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Mark Madsen

Open source is becoming a required option for consideration in many enterprise software evaluations, and business intelligence (BI) isn't exempt. This blog is the interactive part of my Open Source expert channel for the Business Intelligence Network where you can suggest and discuss news and events. The focus is on open source as it relates to analytics, business intelligence, data integration and data warehousing. If you would like to suggest an article or link, send an e-mail to me at open_source_links@ThirdNature.net.

About the author >

Mark, President of Third Nature, is a former CTO and CIO with experience working in both IT and vendors, including a stint at a company used as a Harvard Business School case study. Over the past decade, Mark has received awards for his work in data warehousing, business intelligence and data integration from the American Productivity & Quality Center, the Smithsonian Institute and TDWI. He is co-author of Clickstream Data Warehousing and lectures and writes about data integration, business intelligence and emerging technology.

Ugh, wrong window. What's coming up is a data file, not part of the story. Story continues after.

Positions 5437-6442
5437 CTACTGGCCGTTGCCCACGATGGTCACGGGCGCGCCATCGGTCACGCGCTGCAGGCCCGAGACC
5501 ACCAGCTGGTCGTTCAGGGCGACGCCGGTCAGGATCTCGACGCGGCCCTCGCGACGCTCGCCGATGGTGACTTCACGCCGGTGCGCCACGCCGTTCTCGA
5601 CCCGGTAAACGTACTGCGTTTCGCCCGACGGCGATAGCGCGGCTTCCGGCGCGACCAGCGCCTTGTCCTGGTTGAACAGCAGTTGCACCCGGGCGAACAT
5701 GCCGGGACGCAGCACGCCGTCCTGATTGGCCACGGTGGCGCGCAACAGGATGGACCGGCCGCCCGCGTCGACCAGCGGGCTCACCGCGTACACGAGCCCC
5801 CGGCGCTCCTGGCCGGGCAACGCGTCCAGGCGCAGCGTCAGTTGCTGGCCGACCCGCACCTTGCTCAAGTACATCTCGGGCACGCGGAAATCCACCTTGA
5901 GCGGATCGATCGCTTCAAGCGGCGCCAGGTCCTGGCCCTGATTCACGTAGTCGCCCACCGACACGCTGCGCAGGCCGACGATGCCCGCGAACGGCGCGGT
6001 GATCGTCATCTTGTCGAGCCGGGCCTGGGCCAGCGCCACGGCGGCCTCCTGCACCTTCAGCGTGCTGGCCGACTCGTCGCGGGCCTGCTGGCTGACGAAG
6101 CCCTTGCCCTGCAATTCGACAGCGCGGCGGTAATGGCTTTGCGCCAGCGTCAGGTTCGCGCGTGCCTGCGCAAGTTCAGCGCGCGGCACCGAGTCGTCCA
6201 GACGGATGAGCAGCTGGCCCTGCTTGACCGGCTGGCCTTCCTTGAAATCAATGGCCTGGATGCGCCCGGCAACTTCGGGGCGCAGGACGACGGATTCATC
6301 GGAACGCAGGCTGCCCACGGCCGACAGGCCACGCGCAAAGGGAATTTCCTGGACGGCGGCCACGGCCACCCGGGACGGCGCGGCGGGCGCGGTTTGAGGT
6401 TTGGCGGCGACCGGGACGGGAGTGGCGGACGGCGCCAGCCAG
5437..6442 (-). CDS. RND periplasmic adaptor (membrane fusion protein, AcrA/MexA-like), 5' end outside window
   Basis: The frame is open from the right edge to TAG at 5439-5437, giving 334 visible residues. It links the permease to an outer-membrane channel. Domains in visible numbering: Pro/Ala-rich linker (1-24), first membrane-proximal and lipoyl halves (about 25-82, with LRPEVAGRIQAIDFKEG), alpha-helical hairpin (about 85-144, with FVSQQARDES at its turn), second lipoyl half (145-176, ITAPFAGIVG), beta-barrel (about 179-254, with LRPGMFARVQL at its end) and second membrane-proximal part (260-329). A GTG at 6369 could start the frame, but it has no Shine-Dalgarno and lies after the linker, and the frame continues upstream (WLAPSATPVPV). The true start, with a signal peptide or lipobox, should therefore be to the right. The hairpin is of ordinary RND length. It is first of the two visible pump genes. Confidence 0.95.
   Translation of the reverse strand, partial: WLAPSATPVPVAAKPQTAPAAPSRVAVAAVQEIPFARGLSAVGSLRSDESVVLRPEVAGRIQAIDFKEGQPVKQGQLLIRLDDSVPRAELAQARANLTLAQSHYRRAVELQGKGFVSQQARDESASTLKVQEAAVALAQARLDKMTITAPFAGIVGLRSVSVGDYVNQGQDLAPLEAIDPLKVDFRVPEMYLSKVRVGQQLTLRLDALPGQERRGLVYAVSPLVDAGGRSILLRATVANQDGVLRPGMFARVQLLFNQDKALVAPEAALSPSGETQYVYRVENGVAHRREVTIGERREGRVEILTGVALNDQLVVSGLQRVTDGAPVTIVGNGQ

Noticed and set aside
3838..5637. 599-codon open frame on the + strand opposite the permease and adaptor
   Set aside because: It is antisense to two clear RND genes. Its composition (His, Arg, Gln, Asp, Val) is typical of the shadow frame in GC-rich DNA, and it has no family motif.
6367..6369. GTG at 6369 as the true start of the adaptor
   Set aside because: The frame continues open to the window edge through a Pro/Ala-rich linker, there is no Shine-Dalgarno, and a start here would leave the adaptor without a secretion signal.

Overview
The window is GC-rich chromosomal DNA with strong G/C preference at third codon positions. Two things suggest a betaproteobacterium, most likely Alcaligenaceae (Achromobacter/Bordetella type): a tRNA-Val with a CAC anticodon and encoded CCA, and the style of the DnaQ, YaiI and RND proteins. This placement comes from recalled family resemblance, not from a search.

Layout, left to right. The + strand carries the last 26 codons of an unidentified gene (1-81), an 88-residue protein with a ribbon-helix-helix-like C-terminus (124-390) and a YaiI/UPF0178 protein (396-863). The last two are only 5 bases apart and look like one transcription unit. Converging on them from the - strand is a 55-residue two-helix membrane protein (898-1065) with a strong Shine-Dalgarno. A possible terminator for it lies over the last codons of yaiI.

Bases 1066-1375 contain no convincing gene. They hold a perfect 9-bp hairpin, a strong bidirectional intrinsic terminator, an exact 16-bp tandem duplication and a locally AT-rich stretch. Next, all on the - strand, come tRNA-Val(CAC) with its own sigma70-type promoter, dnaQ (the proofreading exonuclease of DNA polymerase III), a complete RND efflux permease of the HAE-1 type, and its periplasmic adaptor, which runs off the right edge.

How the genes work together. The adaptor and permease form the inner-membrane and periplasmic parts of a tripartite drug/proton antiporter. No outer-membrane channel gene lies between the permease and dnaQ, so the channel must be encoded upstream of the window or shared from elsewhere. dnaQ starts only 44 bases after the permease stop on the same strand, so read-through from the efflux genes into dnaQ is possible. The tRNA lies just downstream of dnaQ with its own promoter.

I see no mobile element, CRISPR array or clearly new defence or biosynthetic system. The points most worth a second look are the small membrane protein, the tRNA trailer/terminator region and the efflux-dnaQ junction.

I was going to write something about negative effects on open source of Microsoft buying Yahoo (I briefly mentioned this in the Intelligent Enterprise article) but I see no need to repeat what Blankenhorn and Rooney wrote at ZDNet:

"Microsoft’s proposed $45 billion buy of Yahoo would give the Redmond, Wash company control over a top open source e-mail company, open source projects and an open source infrastructure. On September 17 of 2007, Yahoo bought Zimbra for $350 million. Yahoo’s infrastructure is built on BSD. Yahoo has released a myriad of software to the open source community and even sponsors some open source projects."

I'm not sure if the risks of big vendors stepping on open source are over-emphasized or not. Given the nature of the GPL, it's always possible for people to jump ship and fork projects as happened with Joomla-Mambo. The question is whether key developers for projects have the means to do so, particularly when so many newer open source startups are VC funded and this is their day job.
What I find more worrisome is the potential to lose more IP (copyright or patents) to big vendors who see no problem using IP as a weapon to stifle innovation.


Posted February 4, 2008 12:48 PM
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